Uneasy Rider

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For other uses, see Uneasy Rider (disambiguation).
"Uneasy Rider"
Single by Charlie Daniels
from the album Honey in the Rock
B-side "Funky Junky"
Released June 1973
Format 7" single
Genre Country, Rockabilly
Length 5:18
Label Kama Sutra 576
(U.S. 7" single)
Writer(s) Charlie Daniels
Producer(s) Charlie Daniels

"Uneasy Rider" is a 1973 song written and performed by American singer and multi-instrumentalist Charlie Daniels.[1] It consists of a narrative, containing none of the title, that is spoken rather than sung over a guitar melody and is sometimes considered a novelty song. It was released as a single and appeared on Daniels' album Honey in the Rock which is also sometimes known as Uneasy Rider.

Plot[edit]

The narrator protagonist of "Uneasy Rider" is a long-haired marijuana smoker driving a Chevrolet with a "peace sign, mag wheels, and four on the floor." The song is a spoken-word description of an interlude in a trip from a non-specified location in the Southern United States to Los Angeles, California. When one of the narrator's tires goes flat in Jackson, Mississippi, he stops at a "redneck" bar where he encounters several local residents who question his manners, physical appearance, and choice of car. In order to extricate himself from a potential physical altercation, the narrator accuses one of the locals of being a spy, then escapes from the bar and drives away as soon as his tire is repaired.

Cultural references[edit]

The lyrics reflect cultural divisions in the Southern United States in the early 1970s between the counterculture of the 1960s and more traditional Southern culture. Unlike with most country music of the time, Daniels' protagonist is a member of the counterculture. The narrator attempts to distract attention from himself and his appearance by proclaiming that one of the locals he encounters is an "...undercover agent for the FBI / and he's been sent down here to infiltrate the Ku Klux Klan!" He continues with, "Would you believe this man has gone as far / As tearing Wallace stickers off the bumpers of cars. / And he voted for George McGovern for President." He further states that the man is "...a friend of them long-haired, hippie-type, pinko fags! / I betcha he's even got a Commie flag / tacked up on the wall inside of his garage." The accused defends himself with "You know he's lying I been living here all of my life! / I'm a faithful follower of Brother John Birch / And I belong to the Antioch Baptist Church. / And I ain't even got a garage, you can call home and ask my wife!" The narrator slips outside, just in time to get to the mechanic he had phoned to repair his tire and throw him a $20 bill, and chases his redneck adversaries around the parking lot in his car. He finally decides to leave before the police arrive, not even slowing down until he was almost to Arkansas, and muses, "Well I think I'm gonna reroute my trip / I wonder if anybody'd think I'd flipped / If I went to L.A. via Omaha."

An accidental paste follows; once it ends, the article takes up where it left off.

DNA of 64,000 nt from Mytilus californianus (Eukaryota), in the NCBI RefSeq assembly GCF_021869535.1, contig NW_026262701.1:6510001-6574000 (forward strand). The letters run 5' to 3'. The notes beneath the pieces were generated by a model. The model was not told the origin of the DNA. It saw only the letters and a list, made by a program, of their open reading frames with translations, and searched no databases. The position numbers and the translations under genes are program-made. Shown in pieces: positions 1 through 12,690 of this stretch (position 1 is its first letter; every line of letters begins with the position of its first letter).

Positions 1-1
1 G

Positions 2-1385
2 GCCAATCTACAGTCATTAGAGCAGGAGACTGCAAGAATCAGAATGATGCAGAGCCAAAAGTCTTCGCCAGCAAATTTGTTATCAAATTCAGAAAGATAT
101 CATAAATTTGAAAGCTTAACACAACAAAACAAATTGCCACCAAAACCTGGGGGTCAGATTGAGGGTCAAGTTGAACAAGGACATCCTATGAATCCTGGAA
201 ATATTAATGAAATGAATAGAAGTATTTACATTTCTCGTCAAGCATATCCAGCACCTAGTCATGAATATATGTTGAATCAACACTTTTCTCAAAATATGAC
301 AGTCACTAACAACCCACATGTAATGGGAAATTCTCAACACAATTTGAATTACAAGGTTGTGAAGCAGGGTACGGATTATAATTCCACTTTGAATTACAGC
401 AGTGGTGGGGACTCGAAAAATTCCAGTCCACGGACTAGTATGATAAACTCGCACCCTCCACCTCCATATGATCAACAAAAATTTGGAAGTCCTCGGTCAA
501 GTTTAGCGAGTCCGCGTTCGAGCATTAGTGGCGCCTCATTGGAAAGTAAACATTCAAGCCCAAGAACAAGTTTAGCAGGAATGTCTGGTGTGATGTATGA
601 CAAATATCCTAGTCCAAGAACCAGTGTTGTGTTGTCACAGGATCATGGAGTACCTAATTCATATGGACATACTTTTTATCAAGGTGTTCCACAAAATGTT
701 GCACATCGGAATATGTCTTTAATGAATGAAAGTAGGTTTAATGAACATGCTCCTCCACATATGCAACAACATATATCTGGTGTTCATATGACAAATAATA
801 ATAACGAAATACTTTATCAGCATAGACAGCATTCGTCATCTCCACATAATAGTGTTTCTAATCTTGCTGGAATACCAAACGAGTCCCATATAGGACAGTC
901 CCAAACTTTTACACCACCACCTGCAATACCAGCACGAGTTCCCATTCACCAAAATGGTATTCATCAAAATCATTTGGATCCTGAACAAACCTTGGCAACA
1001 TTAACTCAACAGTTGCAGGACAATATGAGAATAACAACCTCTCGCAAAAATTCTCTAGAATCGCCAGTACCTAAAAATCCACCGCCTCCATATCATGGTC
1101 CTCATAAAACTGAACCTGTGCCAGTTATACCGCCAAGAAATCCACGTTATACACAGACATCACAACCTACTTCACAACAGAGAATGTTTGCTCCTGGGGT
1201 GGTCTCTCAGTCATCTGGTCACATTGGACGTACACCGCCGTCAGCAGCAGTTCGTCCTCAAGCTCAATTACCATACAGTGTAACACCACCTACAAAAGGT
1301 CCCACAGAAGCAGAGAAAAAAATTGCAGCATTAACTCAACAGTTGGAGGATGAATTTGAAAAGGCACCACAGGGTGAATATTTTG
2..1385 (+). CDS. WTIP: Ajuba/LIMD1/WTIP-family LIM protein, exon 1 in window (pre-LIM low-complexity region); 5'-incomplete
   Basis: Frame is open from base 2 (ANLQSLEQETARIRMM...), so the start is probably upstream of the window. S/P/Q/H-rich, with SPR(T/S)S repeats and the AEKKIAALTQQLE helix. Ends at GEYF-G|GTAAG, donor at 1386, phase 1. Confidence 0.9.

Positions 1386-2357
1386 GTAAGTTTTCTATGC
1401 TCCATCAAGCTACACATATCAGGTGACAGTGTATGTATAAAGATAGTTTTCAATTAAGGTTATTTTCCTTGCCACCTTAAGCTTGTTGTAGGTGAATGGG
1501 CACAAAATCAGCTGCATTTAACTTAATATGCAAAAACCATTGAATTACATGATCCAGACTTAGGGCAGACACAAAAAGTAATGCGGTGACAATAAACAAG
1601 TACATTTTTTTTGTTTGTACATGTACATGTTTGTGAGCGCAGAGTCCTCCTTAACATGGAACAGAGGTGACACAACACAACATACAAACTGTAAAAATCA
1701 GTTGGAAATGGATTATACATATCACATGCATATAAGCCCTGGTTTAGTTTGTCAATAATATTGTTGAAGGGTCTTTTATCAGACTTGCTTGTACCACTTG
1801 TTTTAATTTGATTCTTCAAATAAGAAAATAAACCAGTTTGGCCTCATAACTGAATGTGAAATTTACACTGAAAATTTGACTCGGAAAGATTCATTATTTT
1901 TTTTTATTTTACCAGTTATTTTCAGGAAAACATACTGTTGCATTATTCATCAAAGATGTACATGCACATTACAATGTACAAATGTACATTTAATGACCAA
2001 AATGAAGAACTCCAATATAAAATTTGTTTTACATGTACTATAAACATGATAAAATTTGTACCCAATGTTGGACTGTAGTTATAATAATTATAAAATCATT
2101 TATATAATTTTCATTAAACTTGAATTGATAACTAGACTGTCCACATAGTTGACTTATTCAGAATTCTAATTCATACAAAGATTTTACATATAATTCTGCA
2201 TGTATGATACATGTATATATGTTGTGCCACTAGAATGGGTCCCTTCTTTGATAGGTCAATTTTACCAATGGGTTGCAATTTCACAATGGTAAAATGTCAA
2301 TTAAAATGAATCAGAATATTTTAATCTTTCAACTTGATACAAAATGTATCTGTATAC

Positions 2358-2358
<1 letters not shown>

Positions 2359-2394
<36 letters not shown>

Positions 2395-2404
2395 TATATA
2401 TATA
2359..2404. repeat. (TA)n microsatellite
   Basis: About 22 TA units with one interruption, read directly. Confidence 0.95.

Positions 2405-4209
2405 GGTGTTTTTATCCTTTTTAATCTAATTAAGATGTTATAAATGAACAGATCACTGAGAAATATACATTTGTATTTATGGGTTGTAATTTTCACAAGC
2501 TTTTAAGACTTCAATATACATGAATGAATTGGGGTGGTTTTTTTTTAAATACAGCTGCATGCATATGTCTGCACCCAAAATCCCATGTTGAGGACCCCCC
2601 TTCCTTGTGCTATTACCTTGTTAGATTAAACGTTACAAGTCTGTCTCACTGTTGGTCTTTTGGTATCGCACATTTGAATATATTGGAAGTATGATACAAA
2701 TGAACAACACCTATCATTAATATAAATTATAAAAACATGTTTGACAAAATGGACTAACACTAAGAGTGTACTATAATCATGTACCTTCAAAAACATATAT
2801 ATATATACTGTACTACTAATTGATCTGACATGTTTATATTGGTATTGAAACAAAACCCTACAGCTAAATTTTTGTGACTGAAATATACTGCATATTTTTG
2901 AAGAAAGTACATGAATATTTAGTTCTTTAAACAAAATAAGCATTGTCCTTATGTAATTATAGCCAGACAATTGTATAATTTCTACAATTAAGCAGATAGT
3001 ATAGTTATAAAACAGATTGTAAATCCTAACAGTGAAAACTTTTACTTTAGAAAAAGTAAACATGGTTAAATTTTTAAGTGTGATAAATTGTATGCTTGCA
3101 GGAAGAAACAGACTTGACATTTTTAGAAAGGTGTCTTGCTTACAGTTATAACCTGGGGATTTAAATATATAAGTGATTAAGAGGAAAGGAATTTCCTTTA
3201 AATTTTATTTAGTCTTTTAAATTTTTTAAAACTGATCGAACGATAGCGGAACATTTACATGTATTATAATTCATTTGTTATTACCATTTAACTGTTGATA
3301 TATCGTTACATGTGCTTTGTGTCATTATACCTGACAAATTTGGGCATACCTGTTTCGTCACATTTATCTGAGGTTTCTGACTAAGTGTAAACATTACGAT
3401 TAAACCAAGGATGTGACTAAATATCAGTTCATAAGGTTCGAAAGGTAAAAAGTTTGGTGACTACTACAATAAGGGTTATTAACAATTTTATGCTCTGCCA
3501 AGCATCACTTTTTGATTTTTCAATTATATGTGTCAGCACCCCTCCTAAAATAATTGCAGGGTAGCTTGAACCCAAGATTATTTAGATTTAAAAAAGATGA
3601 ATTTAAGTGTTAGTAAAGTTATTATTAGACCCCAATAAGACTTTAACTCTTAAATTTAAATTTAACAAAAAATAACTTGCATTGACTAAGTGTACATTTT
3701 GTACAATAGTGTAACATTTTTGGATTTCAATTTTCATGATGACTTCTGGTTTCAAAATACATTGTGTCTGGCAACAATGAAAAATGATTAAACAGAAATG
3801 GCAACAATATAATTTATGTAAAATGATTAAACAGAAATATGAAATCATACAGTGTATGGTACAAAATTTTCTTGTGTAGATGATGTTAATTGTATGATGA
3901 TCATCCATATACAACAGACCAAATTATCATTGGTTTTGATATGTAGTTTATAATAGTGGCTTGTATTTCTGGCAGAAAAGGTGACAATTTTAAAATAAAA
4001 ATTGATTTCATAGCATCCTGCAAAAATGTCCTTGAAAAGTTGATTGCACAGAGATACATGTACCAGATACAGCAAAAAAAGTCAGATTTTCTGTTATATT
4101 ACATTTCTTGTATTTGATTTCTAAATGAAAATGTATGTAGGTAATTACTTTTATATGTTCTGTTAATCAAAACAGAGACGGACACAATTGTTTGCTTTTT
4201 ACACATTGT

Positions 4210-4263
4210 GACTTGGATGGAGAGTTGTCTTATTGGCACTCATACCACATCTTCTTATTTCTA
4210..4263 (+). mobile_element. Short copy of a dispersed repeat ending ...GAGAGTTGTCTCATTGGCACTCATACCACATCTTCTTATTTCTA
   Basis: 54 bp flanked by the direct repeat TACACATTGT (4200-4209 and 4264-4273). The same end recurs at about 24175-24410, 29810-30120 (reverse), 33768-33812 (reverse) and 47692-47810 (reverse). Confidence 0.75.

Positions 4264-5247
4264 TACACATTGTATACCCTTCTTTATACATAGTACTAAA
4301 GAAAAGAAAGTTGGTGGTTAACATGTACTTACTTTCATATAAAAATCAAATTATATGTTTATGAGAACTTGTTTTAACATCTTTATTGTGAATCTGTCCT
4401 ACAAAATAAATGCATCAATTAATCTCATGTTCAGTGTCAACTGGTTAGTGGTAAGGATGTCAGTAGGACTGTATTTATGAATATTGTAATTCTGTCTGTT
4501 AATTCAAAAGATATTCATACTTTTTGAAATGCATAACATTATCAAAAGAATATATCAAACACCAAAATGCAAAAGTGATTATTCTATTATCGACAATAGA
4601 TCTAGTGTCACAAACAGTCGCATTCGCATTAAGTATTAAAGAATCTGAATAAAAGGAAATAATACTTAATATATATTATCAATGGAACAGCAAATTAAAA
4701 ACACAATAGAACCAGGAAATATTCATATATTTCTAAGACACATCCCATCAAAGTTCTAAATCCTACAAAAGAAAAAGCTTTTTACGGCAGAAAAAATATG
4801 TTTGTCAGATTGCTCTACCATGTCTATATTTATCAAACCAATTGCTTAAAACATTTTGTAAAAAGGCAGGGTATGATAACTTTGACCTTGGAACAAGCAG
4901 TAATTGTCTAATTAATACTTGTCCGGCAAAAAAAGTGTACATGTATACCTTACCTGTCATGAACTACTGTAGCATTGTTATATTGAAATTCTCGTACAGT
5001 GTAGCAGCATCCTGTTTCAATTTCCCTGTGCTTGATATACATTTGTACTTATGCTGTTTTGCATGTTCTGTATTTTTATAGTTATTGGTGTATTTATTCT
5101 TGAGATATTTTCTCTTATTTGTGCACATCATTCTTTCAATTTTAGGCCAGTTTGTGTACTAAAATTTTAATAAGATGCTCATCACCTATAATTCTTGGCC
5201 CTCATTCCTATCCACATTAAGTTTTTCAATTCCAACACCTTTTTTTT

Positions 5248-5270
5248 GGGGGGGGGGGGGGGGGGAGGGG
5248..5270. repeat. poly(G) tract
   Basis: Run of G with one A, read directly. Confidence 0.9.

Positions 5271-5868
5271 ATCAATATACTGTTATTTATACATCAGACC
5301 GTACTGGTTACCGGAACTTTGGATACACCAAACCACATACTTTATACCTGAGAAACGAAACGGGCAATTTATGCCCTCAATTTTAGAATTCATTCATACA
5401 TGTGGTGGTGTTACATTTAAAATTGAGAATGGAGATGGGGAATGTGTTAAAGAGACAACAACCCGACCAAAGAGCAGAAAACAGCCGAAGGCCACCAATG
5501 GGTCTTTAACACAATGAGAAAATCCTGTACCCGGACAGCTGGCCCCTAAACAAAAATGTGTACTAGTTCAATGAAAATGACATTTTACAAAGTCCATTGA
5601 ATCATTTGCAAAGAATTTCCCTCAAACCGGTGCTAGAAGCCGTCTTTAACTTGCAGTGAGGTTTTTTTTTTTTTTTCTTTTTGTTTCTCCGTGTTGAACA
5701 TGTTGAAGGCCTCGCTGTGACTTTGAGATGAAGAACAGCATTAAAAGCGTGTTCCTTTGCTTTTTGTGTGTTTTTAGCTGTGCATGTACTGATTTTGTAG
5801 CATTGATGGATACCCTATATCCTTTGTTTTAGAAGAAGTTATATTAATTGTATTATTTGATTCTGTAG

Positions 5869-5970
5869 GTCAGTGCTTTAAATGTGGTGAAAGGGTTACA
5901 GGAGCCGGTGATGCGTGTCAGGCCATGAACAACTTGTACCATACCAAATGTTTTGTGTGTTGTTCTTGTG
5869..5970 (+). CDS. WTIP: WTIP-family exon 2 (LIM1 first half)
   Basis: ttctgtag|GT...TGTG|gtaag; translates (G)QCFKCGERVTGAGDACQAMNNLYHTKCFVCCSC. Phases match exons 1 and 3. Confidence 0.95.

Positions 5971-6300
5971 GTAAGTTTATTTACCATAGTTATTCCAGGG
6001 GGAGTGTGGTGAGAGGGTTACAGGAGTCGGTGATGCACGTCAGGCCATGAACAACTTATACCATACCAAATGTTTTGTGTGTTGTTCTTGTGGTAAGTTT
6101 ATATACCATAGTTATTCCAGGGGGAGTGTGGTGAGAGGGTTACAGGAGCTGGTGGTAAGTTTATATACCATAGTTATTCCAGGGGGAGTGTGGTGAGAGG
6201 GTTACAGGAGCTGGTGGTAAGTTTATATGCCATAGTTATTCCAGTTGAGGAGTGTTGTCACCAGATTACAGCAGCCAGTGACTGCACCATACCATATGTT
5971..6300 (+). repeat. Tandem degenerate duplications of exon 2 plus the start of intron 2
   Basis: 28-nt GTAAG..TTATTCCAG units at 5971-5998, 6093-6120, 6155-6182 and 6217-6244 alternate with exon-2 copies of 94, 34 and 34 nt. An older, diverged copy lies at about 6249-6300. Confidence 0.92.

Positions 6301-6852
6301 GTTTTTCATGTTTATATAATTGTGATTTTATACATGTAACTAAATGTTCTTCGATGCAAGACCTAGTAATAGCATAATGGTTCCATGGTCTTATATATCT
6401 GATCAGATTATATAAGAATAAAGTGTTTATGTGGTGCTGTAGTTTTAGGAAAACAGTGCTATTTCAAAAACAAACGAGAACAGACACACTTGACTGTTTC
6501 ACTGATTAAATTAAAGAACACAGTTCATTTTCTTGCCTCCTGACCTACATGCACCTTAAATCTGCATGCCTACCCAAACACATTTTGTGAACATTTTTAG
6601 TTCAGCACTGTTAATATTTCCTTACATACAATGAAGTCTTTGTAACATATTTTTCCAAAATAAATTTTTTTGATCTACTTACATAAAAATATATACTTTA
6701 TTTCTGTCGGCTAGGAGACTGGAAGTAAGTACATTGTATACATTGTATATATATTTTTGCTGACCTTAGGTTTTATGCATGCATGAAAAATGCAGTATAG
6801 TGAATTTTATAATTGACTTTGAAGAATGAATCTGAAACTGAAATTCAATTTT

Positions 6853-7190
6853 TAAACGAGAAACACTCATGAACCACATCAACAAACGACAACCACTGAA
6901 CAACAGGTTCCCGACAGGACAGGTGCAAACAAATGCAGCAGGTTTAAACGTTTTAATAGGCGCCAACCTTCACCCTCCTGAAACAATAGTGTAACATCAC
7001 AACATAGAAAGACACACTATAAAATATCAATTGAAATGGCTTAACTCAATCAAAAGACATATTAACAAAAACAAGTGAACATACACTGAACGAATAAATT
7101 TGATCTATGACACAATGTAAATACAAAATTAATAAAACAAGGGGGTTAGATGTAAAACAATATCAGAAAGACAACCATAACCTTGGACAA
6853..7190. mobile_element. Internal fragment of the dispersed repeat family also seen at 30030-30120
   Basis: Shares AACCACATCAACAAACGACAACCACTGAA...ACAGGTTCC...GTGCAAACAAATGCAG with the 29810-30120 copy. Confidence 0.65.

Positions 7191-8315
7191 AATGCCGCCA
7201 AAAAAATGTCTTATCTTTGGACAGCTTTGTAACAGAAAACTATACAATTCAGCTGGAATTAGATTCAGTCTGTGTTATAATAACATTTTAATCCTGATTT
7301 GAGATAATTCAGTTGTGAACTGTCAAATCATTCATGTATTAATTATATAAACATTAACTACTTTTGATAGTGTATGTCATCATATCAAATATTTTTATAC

Daniels' counterculture attitude was consistent with that of others in the outlaw country music movement but is in contrast to his later right-of-center attitudes expressed in songs such as 1989's "Simple Man."

Chart performance[edit]

Chart (1973) Peak
position
U.S. Billboard Hot Country Singles & Tracks 67
U.S. Billboard Hot 100 9
Canadian RPM Country Tracks 69
Canadian RPM Top Singles 18

Uneasy Rider '88[edit]

"Uneasy Rider '88"
Single by The Charlie Daniels Band
from the album Homesick Heroes
Released November 1988
Recorded May 4, 1988
Genre Country
Length 4:26
Writer(s) Tommy Crain
Charlie Daniels
Taz DiGregorio
Jack Gavin
Charlie Hayward
Producer(s) James Stroud

The Charlie Daniels Band's 1988 album Homesick Heroes featured the single "Uneasy Rider '88" that was musically and thematically similar to "Uneasy Rider" but with a story set in a Houston, Texas gay bar.

Content[edit]

Two men decide to travel to New Orleans, Louisiana to party but on the way get pulled over by a police officer for speeding. They decide to stop at the Cloud 9 Bar and Grill in Houston, Texas. The narrator reacts violently to a sexual overture from a customer, which instigates a fight with the locals. (It is interesting that the narrator lands the first blow in both this and the original, albeit for different reasons.) His friend joins in, and - during the fight - learns that the good looking gal that he'd been dancing with was a transvestite or crossdresser. The narrator and his friend then struggle to leave the bar amid the fight and get into their vehicle and speed away and then get pulled over by the same police officer who stopped them earlier. They end up in a county jail where the narrator then swears off drinking and partying.

Notes[edit]

  1. ^ Later releases from Charlie Daniels are credited to "the Charlie Daniels Band" including compilations featuring "Uneasy Rider" but the single and the album were originally credited to "Charlie Daniels."